The Aesthetic Sensibility Of Richard Misrach’s Documentary Photography


American photographer Richard Misrach has spent the past forty years traversing the deserts, salt flats and river systems of the US and abroad, documenting the breadth of the landscape and our complex relationship to it.

Misrach’s famed medium format color photographs of the landscape are sublime and unsettling; he captures spaces that are void of human forms, but eerily punctuated by human presence. Photographing sites like the polluted rivers of Mississippi known as Cancer Alley, mass animal graves in the Nevada Desert, desolate bomb test sites, the border between the US and Mexico—and the passages through the desert that people follow in an attempt to cross it, his work offers a unique insight into contemporary happenings.

Given how closely Misrach’s work is concerned with current events, it could be read as documentary; but the aesthetic sensibility with which he approaches photography aligns him more closely with the tradition of historical paintings. In a 2011 interview with Peter Brown for the Houston Center for Photography, Misrach noted: “My career, in a way, has been about navigating these two extremes—the political and the aesthetic.”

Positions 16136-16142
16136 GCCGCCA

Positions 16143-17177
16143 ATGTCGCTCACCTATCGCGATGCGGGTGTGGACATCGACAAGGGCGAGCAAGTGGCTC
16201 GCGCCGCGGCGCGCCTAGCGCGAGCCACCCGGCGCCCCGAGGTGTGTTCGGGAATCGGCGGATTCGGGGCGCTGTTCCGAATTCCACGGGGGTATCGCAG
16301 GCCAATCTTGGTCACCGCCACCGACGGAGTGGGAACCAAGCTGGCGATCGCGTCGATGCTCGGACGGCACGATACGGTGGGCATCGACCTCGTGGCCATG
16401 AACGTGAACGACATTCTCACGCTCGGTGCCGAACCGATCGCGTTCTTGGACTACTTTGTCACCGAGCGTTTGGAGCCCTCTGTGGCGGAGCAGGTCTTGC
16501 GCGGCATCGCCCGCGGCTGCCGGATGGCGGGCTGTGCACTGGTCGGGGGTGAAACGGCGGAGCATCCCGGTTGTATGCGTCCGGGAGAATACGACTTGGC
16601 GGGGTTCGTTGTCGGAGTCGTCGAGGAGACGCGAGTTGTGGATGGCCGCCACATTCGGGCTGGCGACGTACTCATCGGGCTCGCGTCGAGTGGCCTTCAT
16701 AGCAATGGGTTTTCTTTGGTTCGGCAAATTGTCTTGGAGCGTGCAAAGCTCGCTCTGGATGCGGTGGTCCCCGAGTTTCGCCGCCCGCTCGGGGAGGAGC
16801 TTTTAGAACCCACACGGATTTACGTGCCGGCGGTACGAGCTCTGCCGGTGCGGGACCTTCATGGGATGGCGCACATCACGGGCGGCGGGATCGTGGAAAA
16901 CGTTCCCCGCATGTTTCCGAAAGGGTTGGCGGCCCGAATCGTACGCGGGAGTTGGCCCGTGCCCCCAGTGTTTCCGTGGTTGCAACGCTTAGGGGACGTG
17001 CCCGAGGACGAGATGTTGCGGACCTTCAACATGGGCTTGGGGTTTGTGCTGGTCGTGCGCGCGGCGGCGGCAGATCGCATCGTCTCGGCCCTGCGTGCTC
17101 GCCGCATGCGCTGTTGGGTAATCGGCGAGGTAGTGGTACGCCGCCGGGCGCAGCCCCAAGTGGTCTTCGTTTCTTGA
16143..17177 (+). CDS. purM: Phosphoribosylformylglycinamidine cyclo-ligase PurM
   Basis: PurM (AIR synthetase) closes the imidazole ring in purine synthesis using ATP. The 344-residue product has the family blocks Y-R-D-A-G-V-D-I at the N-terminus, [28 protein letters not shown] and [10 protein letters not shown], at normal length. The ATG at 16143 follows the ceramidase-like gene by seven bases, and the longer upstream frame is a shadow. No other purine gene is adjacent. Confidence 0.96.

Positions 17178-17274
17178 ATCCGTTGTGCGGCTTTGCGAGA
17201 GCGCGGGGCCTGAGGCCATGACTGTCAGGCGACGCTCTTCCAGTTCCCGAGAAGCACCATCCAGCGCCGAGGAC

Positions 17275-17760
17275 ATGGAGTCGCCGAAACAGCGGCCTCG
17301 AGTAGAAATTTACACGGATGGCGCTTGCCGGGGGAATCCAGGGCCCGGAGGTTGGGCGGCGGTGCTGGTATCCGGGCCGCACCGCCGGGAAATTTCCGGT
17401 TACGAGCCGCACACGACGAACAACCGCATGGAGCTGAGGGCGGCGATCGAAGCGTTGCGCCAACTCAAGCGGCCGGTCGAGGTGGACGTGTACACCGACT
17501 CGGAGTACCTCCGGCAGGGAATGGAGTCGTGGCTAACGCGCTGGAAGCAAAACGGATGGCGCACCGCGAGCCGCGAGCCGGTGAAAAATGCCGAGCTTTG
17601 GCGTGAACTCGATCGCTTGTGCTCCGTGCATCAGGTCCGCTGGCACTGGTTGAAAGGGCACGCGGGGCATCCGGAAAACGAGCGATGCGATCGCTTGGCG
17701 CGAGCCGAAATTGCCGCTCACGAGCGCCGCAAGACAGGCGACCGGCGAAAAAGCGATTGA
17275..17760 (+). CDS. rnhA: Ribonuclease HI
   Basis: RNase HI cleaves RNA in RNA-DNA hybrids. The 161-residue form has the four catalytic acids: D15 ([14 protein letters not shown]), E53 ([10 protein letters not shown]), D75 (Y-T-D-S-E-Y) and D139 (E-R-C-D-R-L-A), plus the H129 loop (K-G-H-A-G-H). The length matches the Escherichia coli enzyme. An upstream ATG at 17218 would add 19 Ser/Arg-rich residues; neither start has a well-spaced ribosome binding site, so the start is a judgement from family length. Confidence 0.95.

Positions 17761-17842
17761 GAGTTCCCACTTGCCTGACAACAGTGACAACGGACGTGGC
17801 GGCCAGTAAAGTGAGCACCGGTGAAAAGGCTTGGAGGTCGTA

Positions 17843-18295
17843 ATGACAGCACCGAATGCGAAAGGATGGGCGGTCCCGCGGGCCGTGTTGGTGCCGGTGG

Misrach is best known for ‘Desert Cantos’—a collection of 30 series that is widely considered his magnum opus—in which he looks closely at human intervention on the landscape. The ‘Cantos’ include documentation of car racing, man-made fires, and floods, the damming of rivers, desert seas, the landing of a space shuttle, and empty sky where color becomes the subject itself. “The desert” Misrach remarked in an interview with Kem Nunn, “may serve better as the backdrop for the problematic relationship between man and the environment. The human struggle, the successes… both noble and foolish, are readily apparent in the desert. Symbols and relationships seem to arise that stand for the human condition itself.”


All images © Richard Misrach

Subscribe To Our Newsletter